Canada: 50 Years in space

Canadarm2 is the high-tech mechanical arm used to deploy satellites from the cargo bay of the shuttles. (Supplied)

Canadarm2 is the high-tech mechanical arm used to deploy satellites from the cargo bay of the shuttles. (Supplied)

The Canadian Space Agency (CSA) will highlight some of the country’s many, and sometimes surprising, achievements in space at Scifest Africa March 18 in Grahamstown. Canada is not usually thought of as a leader in space programmes, but did you know that on September 29 2012 Canada celebrated 50 years of space activities that have propelled it into the ranks of world aerospace leaders. Canadian astronauts have also cumulatively notched up almost 500 days in space.

The exhibition, which has already been displayed in various centres in North America, fits in well with the Scifest Africa 2014 theme “Into the Space” . It is a collection of visually appealing photographs as well as a chronological study of a space programme that has had a successful past and a great future ahead. Canada has been a serious player in space almost from the beginning. It became the third nation ever to design and build a domestic satellite when the Alouette was put into orbit on September 29 1962.

The launch marked Canada’s entry into the space age and Canada was recognised by the scientific community as having the most advanced space programme at that time. Since that momentous occasion, Canada has excelled in the area of atmospheric sciences, communications, robotics, remote sensing and advanced technologies that support space exploration.


Arguably the best known Canadian achievement in space was its contribution to the American Space Shuttle programme and specifically the design and construction of Canadarm – the high-tech mechanical arm used to deploy satellites from the cargo bay of the shuttles. There were six versions of the space shuttle Canadarm and they all played an important role in the programme.  There was more than a little symbolism at play when the crew of US space shuttle mission STS-88 used Canadarm and the Canadian Space Vision System to join a Russian module with an American-built segment to initiate construction of the International Space Station (ISS).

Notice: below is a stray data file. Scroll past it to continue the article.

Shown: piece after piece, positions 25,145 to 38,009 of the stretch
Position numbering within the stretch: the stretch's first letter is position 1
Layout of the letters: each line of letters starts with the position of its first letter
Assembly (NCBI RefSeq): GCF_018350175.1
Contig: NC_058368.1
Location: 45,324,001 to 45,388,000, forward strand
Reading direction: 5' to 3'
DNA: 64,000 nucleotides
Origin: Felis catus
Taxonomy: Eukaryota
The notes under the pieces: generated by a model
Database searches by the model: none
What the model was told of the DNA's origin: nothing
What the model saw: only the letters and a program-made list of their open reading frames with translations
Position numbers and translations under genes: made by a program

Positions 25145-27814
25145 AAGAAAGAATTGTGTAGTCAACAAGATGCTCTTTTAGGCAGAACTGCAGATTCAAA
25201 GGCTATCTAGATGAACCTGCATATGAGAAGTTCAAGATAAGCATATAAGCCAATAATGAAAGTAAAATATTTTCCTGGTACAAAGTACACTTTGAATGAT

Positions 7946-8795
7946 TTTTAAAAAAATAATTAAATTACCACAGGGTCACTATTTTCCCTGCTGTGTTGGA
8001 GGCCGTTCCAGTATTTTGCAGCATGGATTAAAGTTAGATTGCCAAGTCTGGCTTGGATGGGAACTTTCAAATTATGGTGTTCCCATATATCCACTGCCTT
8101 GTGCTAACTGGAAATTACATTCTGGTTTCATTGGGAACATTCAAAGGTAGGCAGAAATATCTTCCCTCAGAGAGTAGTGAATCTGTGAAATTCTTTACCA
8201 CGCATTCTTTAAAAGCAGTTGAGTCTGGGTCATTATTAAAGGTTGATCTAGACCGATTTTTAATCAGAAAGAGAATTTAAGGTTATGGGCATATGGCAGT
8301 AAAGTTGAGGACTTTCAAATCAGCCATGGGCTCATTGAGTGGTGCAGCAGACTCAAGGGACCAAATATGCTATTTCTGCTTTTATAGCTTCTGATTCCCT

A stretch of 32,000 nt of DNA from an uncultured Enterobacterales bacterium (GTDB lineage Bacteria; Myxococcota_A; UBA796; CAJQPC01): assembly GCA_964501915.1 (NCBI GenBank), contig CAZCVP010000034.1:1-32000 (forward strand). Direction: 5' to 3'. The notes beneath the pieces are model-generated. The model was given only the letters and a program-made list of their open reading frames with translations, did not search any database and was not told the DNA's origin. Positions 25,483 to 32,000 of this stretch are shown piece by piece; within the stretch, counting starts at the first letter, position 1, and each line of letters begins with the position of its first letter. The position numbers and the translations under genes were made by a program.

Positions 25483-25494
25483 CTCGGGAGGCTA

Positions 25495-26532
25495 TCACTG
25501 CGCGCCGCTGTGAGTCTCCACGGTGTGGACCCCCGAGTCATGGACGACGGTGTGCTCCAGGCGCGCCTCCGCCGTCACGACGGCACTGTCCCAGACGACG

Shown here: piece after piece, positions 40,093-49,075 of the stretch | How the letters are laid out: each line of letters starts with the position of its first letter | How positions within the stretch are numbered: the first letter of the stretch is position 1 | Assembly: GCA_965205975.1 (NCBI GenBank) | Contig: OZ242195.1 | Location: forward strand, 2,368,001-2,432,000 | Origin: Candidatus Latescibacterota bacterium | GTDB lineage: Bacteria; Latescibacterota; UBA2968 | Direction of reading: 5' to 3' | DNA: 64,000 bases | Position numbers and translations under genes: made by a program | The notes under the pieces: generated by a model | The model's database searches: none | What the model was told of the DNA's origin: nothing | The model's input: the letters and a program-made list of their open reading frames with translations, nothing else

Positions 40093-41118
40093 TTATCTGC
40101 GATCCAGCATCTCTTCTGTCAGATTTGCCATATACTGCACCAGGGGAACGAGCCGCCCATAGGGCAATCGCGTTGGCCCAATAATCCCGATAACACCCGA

Canada is also contributing to the development of the International Space Station with the Mobile Servicing System, which is helping astronauts build and service the ISS. The first part of this system, Canadarm2, was installed on the ISS in April 2001. The Mobile Base System was added the following year, and Dextre, or the Canada Hand, began operations on the station in 2008.  A special hand in hand feature of the amazing robotic arm known as the Canadarm2 is Canadian astronaut Colonel Chris Hadfield. He was the first Canadian to operate the Canadarm, to walk in space, and has the one and only coveted title of guitar rock star from out of space. He commanded a huge international following through social media where he would record his life in space and share it with followers.

His mission may have ended in May 2013, but Hatfield still has audiences in television news and talk shows glued to their seats in absolute awe. Professor Andrew Yau from the University of Calgary, Canada will feature the Canadian’s CASSIOPE in his lecture at Scifest Africa at 1pm on March 14. CASSIOPE is a small satellite , designed by the Canadian Space Agency, to image ionosphere storms at a vey high resolution  and measure the associated disturbances of these storms. The Earth’s magnetic field shields our atmosphere from the harmful effects of the solar wind and other energetic particles emitted from the Sun.

But this shield is rather imperfect, and sometimes the solar wind penetrates the upper atmosphere or ionosphere. Fly into the eye of the storm with CASSIOPE and learn more about these super storms that fascinate the international space sciences community. To find out more, be sure to visit the "Canada in Space 50 Years" exhibition at Scifest Africa in Grahamstown, Eastern Cape from March 12 to 18 at the 1820 Settlers National Monument, Ground Floor, Art Gallery.

Scifest Africa is supported by the department of science and technology and is a project of the Grahamstown Foundation.

This article forms part of a supplement made possible by the Mail & Guardian's advertisers. The contents have been supplied and signed off by Scifest Africa.